2016-09-09 Off By The Nomadness Team

Written by Destiny Nadeau

For the longest time there has been a discrepancy between which is better: a security deposit or damage insurance? While both are there to cover you in the case of any damage done to the property while you’re out on vacation, it is true that one outweighs the other.

A security deposit – which is more typical – is collected by management or by the homeowner in the form of a check, credit card, or cash. A security deposit ranges from around $500 or more. It is to be paid up front upon arrival and as a separate entity from the nightly room rate and the fees.

Not only are you paying an absurd amount of money in the event of damage, but it is also held for an extended period of time after your departure, and only returned to you once housekeeping has had adequate time to conduct a proper inspection. Once the inspection has concluded, there is no guarantee that the money will be returned in full or even at all, which often leads to heated disagreements on whether or not the deduction was justified.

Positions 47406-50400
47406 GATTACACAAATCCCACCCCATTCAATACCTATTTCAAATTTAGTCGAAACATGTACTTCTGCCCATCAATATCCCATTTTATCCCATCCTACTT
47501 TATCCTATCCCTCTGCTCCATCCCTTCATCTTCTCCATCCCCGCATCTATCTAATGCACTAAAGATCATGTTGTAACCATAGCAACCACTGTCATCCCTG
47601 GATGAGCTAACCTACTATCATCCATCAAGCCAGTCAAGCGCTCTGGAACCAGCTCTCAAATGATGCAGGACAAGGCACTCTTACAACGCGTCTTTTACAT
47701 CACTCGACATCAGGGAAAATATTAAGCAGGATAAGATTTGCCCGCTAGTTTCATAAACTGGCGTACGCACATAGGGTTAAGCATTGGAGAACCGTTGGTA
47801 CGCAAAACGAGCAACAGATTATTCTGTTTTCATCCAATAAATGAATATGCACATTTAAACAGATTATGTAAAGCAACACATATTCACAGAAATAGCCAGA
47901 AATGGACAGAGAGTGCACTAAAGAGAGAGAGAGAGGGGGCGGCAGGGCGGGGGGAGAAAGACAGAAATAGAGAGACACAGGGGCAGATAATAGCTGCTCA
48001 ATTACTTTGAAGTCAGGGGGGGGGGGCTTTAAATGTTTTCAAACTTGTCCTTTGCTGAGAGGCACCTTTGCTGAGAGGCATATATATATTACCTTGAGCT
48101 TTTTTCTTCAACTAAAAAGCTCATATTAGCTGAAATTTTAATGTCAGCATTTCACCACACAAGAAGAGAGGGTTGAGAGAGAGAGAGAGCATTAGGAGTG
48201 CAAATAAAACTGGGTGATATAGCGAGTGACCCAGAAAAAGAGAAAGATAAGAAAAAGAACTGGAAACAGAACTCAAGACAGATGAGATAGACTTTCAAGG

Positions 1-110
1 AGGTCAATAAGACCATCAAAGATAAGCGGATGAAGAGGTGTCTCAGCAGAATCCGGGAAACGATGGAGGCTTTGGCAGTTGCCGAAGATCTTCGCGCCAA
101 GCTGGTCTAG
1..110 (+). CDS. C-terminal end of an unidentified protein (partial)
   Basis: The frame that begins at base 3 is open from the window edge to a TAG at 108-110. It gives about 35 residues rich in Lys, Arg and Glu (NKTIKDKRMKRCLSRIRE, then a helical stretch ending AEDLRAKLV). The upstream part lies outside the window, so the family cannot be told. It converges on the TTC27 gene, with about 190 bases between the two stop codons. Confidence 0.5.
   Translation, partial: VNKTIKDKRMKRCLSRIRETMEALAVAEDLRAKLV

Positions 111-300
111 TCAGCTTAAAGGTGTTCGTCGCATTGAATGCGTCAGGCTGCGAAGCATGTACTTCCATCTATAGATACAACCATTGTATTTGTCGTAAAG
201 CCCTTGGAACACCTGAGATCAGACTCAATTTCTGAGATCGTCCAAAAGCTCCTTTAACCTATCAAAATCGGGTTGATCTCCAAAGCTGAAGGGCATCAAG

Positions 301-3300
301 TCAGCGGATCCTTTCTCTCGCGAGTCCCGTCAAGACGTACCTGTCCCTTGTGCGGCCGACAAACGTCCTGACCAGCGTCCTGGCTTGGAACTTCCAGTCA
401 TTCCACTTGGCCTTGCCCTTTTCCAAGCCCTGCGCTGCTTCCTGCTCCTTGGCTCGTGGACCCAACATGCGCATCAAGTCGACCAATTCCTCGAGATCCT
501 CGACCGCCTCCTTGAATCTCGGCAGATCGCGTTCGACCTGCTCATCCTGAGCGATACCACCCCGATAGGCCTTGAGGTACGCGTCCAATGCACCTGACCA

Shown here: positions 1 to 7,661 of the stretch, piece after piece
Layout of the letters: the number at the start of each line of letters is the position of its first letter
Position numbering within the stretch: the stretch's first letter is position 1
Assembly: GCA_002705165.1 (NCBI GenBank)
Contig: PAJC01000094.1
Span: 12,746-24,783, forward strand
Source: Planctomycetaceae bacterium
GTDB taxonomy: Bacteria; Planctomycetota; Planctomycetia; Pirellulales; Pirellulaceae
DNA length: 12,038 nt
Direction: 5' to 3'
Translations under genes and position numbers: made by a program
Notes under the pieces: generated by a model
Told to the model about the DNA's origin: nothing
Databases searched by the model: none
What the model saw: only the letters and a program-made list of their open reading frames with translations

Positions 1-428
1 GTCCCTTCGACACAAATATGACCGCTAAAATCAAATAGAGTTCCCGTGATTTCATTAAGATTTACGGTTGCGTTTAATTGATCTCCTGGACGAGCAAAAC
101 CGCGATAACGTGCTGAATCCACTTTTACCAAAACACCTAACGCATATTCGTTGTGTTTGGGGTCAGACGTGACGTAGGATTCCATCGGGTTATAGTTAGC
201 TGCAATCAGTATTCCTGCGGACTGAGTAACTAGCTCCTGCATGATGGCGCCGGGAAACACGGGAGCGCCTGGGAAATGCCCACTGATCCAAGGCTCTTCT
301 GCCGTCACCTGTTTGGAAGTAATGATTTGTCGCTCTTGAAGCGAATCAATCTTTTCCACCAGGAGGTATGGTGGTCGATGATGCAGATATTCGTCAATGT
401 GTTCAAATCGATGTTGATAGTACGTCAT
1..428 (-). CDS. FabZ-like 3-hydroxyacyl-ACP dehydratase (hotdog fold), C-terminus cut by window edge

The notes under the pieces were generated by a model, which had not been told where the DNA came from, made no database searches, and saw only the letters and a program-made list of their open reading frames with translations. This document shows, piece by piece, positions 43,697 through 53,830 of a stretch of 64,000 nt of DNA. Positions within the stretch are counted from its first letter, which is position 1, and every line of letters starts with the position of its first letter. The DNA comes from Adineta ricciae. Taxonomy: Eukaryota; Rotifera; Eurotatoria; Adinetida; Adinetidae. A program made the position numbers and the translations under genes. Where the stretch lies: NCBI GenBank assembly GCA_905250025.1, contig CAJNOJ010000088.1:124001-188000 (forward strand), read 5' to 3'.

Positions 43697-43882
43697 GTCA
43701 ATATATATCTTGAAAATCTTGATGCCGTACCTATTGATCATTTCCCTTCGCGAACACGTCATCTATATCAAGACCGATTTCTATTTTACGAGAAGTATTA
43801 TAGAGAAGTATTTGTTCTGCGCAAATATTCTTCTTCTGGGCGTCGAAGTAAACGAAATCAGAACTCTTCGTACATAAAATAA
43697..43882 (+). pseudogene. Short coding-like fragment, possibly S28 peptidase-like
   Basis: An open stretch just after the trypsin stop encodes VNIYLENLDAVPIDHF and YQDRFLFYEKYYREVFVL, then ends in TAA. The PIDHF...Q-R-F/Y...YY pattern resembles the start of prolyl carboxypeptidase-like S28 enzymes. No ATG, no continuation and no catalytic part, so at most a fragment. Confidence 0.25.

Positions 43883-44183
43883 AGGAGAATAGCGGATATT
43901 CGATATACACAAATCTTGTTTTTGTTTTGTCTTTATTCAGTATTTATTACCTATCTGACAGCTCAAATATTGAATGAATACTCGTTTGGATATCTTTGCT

Which brings me to my next point: damage insurance. Not only is this route significantly cheaper, but much easier to manage, and much less messier. For the Nomadness Rental Company our current insurance policy requires the renter to pay a non-refundable $55.00 flat fee. This covers up to $10,000 in accidental damage which the renter will not be held liable for. This one-time fee is collected at time of booking and no ID or credit card is required to put on hold once you arrive at the property.

When you book with a company that offers damage insurance, you get to rest easy with the knowledge that once you depart, no other money will be collected from you to repair anything that has happened to the rental you reserved. Unlike security deposits which require you to wait for months on end for your reimbursement, damage insurance is a one-time fee that leaves you with the peace of mind that in the event of an accidental mishap, you will not be held reliable, no ifs, ands, or buts.